4. If Beltran leaves anyways, and the team is wise enough to offer arbitration, they get at least one, possibly two, first round draft picks, to replace Lopez and Rett Johnson. Yes, I know, the team hates first round picks, but this still has to be a positive consideration for Beltran. The trade also eliminates Winn’s $3.75 million salary in 2005 from the roster, freeing up even more money to make a run at one of the multitude of attractive free agents (Glaus, Chavez, or Garciaparra, to name three).

5. If the Mariners pitchers had a problems allowing baserunners to steal at will, I might give you that Pudge’s improved arm would be a significant upgrade. But its not, and I don’t believe controlling the running game is nearly as important as most people think. However, the Mariners have an extremely fly-ball happy pitching staff, requiring excellent outfield defense behind them to succeed. Beltran is an enormous step ahead of Winn defensively, probably in the range of 10-15 runs, which could be the difference between the end of Ryan Franklin’s career and the smoke-and-mirrors run continuing. This is about building a complementary team, not just assembling an impressive collection of individuals. This team needs a good defensive center fielder, and Beltran is one of the better ones around.

6. The prospects I offered up are not the ones who will be saving the franchise from impending doom once the veterans retire. Justin Leone has no future as a Mariner. Rett Johnson, whom I am a big fan of, has no clear opening anytime soon. He’s stuck behind Soriano in a spot for the rotation in 2004, and will likely have been surpassed by Nageotte, Blackley, and possibly Felix Hernandez in 2005. He’s a right-handed arm in an organization awash with them. Jose Lopez hurts the most, since the team lacks position player prospects, but he’s not an irreplaceable talent. His conditioning issues are a legitimate concern, and at this point, its 50-50 if he can stay in the middle infield through his 25th birthday. Most observers are now penciling him at third base, where his bat simply doesn’t project to make him an impact player. He’s a good guy to have in the system, but not the kind of prospect you refuse to give up on. Remember the Reds valiantly holding on to Pokey Reese and Travis Dawkins before giving away Antonio Perez? In the end, all three have basically become pumpkins. Lopez’s value to the team is at least two years away, and may never come. He’s not worth losing a superstar in his prime over.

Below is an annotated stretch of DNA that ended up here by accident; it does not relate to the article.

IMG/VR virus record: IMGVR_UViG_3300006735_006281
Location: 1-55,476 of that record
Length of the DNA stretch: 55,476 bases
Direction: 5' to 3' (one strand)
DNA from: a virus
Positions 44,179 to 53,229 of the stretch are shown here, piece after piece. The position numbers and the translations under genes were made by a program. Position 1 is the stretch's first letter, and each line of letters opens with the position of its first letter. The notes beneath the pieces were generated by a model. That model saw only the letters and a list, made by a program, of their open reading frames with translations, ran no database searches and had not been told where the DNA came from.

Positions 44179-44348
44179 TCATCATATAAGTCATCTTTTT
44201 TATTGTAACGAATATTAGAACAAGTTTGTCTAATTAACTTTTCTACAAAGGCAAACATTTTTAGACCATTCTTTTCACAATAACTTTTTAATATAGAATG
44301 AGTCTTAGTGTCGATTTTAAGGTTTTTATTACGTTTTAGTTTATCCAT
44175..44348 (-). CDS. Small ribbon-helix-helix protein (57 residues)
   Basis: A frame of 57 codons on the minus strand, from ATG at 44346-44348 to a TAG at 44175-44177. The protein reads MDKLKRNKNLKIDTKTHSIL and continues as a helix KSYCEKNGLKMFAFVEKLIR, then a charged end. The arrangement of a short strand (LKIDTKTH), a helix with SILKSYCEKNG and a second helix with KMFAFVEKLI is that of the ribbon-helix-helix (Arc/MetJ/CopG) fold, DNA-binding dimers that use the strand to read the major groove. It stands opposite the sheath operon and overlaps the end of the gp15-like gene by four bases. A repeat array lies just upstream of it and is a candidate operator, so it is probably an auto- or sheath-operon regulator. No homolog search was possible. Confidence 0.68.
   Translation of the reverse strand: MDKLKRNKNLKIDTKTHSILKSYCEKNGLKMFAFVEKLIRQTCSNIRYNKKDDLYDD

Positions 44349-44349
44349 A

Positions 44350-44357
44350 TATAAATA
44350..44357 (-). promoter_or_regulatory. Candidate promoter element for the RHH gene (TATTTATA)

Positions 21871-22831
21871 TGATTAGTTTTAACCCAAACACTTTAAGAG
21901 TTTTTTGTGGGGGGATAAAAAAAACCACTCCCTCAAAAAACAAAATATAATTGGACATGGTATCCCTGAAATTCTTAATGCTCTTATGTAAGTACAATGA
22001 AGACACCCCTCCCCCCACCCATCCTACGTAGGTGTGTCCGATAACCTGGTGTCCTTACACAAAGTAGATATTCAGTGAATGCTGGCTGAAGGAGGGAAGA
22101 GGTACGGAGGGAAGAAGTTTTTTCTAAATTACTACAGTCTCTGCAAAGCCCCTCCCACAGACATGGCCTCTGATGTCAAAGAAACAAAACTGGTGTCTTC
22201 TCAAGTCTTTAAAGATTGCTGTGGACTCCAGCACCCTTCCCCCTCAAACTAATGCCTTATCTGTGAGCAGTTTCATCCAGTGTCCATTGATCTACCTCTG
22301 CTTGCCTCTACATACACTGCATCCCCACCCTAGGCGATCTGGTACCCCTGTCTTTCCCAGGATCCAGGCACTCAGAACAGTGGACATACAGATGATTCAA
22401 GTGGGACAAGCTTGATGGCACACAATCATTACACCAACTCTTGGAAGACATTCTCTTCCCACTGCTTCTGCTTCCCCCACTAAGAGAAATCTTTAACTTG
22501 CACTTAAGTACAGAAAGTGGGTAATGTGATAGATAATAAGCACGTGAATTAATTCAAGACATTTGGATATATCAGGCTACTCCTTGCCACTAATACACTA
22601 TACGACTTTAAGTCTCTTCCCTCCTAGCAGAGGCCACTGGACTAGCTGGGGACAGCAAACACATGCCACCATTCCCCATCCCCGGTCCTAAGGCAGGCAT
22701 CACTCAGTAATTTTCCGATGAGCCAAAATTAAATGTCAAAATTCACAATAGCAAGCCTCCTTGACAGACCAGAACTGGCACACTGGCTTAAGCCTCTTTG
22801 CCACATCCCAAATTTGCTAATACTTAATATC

7. For the most popular email of the day answer, “would Kansas City make this move?” I think the answer is maybe, if you gave them a great sales pitch on how to put that $5.5 million surplus to use. Convince them of the value of an available free agent to their roster. Get Baird to see Winn + free agent + three prospects for one year of Beltran, and I don’t think he’ll get a better offer. Part of this may be because I believe Baird wants to trade Beltran, rather than suffer the let-him-leave-for-nothing (KC won’t offer arbitration) p.r. disaster next year. It would take a good salespitch, but its a good offer that could both help the Royals this year and in the future. It helps both teams.

8. I also don’t believe Pudge is “free”, talent wise. The difference between his expected $9-10 million salary and the extra $5.5 million the M’s would take on in the Beltran deal is enough to buy a legitimate replacement reliever for Sasaki’s roster spot, now occupied by Mike Myers, and possibly have enough left over to get a real platoon-partner for John Olerud. These are legitimate needs that the acquisition of Rodriguez will make nearly impossible, and lets be honest, there is no way Bavasi is creative enough to acquire answers to these problems without spending money.

9. Acquiring Rodriguez would necessitate that Ben Davis be given away, Carlos Guillen-style, for a minimum salary or non-40-man roster player. While Davis isn’t someone you lose sleep over losing, its another consideration in the negative column for Pudge versus Beltran.

January 28, 2004 · Filed Under Mariners · Comments Off on  

Ah, but here’s the trouble with such a plan.

One year of Carlos Beltran will run the Mariners… say it’s Lopez, Rafael Soriano, Leone, and Rett Johnson, plus Winn to cover CF for them, plus the difference in Winn-Beltran salary, which’ll be… couple million. Then Beltran leaves because he’ll want a long-term deal and if the M’s weren’t considering giving one to Vlad, they won’t be giving one to Beltran either.

One year of Pudge costs a more $ and you get to keep all those guys. Having Soriano on the 2004 team alone makes it a wash, and if anyone on the M’s is smart enough to realize he needs to be in the $@#$@# rotation already, it’s not going to be close.

Also, I’m disagree that defensively the upgrade from Winn to Beltran is better than Wilson/Davis to Pudge. Pudge can still pick them like nobody’s business and he supresses the running game like a election-year prosecuter on smut.